Vesta Victoria

Vesta Victoria

Vesta Victoria

Vesta Victoria was born Victoria Lawrence in Leeds in 1873 but made her name singing as a cockney. Her parents were both music hall performers with her father’s speciality advertised as singing while standing on his head. She appeared on the stage in London when she was around about ten years old and never looked back. I have a cigarette card from a series entitled Music Hall Artistes where she is described as the Queen of Low Comedy. It also says she had no hard times but on further investigation this seems not to be true. Her professional life was successful but sometimes she needed to fight for her rights. In 1914 she brought a case against Moss Empires for damages for alleged breach of contract stating that she had lost £4470 as she had been prevented from fulfilling engagements. Moss Empires claimed she had broken her contract by refusing to attend rehearsals. On December 8th 1913 Vesta turned up at the music hall for the evening performance but was told she could not go on as she hadn’t attended a rehearsal. She said she didn’t need to rehearse but was told that the band did. A witness for the defence said rehearsals were needed as ‘music hall artistes were the most unbusinesslike people that ever were.’ This caused much merriment in the court. Vesta Victoria was eventually awarded damages of £3260 by the jury. The performer who took her place, Miss Veronica Brady, was paid £30 for the week.

 

Vesta had a huge hit both here and in America with the song Daddy Wouldn’t Buy Me a Bow-Wow in the early 1890s and she became so popular in the States on later visits that she had a street named after her in San Francisco. Another enormous success for her was the song Waiting at the Church which had Vesta jilted at the altar by her young man who told her in a note ‘can’t get away to marry you today, my wife won’t let me.’  The audience loved to join in with a good chorus.

Despite her popularity on the halls Vesta Victoria’s personal life was not so successful. The details were in the newspapers for all to see. In 1903 she was granted a divorce from her first husband who had subjected her to mental and physical abuse. It started on the day they were married with her husband claiming to have received an anonymous letter which stated she had had at least six children and was not chaste. This led to Vesta being examined by a doctor who cleared her of this charge. Her husband would not accept that he was the father of their child and said she was an immoral woman. She was in such a poor state of health that she had attacks of crying and sometimes had to give up her engagements.

On 8th April 1907 the Evening Telegraph and Post announced that Vesta Victoria was to be married in New York to Mr Bert Cooper, an investor in American vaudeville theatres. On April 13th 1907 the Leeds & Yorkshire Mercury reported that Mrs J. Lawrence, mother of Vesta Victoria, had received a letter asking her to contradict the rumours of her forthcoming marriage to Mr Bert Cooper. ‘The report is absolutely false.’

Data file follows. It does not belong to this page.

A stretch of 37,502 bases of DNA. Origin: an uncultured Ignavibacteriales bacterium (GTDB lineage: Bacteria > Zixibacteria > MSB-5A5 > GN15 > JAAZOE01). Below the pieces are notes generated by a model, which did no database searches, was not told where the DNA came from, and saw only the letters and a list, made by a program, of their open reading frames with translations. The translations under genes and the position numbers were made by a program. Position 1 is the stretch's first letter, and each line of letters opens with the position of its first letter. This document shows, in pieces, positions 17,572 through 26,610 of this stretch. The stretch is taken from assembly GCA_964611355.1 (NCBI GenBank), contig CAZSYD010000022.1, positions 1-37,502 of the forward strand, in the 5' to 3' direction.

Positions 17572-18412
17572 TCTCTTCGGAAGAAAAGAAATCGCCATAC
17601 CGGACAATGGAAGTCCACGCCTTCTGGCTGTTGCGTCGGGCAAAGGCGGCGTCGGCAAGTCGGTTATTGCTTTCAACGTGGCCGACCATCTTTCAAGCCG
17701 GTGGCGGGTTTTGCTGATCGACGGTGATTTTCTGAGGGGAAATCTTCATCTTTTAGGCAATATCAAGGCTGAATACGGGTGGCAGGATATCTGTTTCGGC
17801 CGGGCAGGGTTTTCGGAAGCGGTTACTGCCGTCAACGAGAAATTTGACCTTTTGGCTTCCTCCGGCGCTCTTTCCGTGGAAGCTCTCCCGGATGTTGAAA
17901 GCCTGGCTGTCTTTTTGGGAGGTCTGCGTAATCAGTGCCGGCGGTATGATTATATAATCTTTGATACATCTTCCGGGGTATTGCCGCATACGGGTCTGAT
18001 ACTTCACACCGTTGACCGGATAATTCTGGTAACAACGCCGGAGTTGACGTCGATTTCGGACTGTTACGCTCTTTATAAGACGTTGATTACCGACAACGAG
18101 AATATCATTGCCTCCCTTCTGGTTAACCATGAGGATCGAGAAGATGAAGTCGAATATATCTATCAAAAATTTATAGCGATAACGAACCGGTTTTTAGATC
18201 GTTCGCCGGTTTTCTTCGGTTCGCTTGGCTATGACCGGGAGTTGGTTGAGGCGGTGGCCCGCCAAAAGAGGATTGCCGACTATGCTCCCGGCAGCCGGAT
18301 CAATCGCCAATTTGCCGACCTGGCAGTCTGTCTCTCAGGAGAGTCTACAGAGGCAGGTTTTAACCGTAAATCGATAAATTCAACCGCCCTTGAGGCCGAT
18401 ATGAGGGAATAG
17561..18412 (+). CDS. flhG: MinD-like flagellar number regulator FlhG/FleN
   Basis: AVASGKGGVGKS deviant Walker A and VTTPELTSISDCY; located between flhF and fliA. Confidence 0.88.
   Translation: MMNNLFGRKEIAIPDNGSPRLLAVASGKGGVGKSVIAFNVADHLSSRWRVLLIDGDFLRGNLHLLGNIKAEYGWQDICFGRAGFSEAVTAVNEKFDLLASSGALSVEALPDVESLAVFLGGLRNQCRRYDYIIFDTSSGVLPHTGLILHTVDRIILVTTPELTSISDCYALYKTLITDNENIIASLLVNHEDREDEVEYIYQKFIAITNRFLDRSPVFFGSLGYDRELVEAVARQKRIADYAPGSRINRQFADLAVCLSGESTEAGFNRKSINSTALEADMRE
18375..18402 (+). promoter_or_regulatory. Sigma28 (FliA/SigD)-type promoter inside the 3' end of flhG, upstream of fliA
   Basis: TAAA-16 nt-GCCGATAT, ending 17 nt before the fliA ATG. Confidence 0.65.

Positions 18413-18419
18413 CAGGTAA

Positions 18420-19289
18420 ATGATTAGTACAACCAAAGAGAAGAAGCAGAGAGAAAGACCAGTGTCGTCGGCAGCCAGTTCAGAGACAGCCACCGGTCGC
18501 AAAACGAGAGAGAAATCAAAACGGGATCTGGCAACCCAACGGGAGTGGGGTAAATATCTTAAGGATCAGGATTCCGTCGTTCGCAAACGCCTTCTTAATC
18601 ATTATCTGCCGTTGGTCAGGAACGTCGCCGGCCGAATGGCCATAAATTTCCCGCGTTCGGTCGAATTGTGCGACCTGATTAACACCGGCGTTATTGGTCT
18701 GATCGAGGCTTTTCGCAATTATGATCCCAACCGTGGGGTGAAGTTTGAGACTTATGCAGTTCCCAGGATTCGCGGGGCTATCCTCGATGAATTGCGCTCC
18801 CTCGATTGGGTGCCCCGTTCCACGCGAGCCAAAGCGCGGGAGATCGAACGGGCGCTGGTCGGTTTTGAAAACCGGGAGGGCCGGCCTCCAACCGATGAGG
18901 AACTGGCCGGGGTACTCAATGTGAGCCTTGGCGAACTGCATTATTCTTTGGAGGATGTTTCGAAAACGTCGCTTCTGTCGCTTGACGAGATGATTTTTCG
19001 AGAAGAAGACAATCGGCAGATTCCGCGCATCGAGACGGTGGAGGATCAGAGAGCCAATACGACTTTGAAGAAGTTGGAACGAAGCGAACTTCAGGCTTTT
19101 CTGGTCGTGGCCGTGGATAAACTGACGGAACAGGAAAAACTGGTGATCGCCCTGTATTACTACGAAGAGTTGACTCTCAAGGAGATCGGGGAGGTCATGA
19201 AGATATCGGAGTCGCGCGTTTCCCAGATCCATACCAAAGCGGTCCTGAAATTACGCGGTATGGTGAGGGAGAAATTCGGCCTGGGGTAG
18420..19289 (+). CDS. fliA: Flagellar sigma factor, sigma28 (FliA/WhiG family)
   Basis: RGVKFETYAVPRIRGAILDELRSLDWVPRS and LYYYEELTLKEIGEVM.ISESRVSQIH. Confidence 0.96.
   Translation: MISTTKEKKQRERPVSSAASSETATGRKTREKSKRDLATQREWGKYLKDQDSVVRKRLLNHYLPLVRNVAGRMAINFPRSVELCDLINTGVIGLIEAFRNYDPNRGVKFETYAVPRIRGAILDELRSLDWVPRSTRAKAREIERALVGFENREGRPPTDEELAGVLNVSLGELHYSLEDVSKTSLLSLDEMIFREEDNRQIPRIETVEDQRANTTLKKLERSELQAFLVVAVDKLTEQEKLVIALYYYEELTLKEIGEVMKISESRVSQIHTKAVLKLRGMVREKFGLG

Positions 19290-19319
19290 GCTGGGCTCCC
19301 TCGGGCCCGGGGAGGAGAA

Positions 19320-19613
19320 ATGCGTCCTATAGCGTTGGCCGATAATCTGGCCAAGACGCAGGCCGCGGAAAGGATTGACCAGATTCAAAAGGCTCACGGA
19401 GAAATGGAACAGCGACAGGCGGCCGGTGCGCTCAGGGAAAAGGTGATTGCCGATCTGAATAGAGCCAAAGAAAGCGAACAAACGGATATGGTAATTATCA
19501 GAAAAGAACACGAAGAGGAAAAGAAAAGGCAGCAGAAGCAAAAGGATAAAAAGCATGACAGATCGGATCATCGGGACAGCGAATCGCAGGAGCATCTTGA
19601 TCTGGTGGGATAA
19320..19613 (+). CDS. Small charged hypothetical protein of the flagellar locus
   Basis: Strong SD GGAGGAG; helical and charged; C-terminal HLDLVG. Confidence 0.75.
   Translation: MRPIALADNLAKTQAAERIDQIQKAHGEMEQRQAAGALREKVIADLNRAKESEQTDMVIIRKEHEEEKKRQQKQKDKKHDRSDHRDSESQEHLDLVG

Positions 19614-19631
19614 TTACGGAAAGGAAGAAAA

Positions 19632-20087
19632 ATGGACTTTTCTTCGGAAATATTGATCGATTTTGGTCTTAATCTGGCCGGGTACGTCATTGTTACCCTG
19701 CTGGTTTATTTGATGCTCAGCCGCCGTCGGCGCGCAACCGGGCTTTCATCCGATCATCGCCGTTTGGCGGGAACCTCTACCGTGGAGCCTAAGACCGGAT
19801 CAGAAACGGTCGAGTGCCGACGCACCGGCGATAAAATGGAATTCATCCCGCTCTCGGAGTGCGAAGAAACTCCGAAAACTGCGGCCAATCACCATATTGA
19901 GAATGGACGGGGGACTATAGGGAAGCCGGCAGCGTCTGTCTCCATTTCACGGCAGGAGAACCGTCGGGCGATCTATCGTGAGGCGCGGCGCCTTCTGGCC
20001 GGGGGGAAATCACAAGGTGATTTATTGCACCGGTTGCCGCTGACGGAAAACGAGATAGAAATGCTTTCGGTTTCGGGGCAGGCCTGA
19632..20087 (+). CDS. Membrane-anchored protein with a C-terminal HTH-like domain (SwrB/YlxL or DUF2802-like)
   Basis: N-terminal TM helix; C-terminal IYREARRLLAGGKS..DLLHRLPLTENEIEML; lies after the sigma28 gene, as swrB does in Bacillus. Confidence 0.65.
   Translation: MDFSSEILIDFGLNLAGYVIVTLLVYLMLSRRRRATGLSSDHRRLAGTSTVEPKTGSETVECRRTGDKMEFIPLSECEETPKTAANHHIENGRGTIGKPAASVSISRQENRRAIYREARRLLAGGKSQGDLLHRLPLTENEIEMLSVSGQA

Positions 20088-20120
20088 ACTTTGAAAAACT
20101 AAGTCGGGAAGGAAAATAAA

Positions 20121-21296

The following year Vesta was arrested in in New York and taken before the magistrate charged with wearing a ballet skirt at a sacred concert. The city ordinance stated that vocalists should not wear fancy costumes or dance a jig when appearing at a presumably sacred concert. After she sang the chorus of a song at the magistrate’s request the case was dismissed with the singer saying that her poor dear mother in England would be perfectly barmy when she heard of the arrest. Before leaving the courthouse she gave money to a woman who was bringing a case against her husband for abuse.

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In costume

Then in July 1915 there is an account of a court case brought by Mrs M. Terry who summoned her husband for desertion. Vesta Victoria was subpoenaed to appear but refused to answer any questions. Mr Terry became Vesta’s manager in 1912 and left his wife, who was to receive support of £3 a week. He paid it for about a year but then went to America and it was alleged he entered into a bigamous marriage with Vesta Victoria. He later wanted to get back with his wife and wrote ‘The woman who has brought about our downfall has crushed me. I admit I committed a bigamous marriage in America and this woman has a copy of the marriage certificate in her safe. I will help you to be revenged on this woman who has ruined our lives so terribly.’ Mr Terry was from a famous acting family and he seems to have put his skills to good use. Vesta refused to produce the marriage certificate and would not say whether she had lived with Mr Terry and had a child by him. Mr Terry was ordered to pay his wife £2 a week and 5 guineas costs.When Mrs Terry died her husband and Vesta Victoria were married and did indeed have a daughter. As with so many music  hall performers Vesta spent a lot of her wealth on drink but, unlike many, lived until she was seventy-seven.

Thanks to the British Newspaper Archive and thanks also to British Music Hall – an Illustrated History by Richard Anthony Baker

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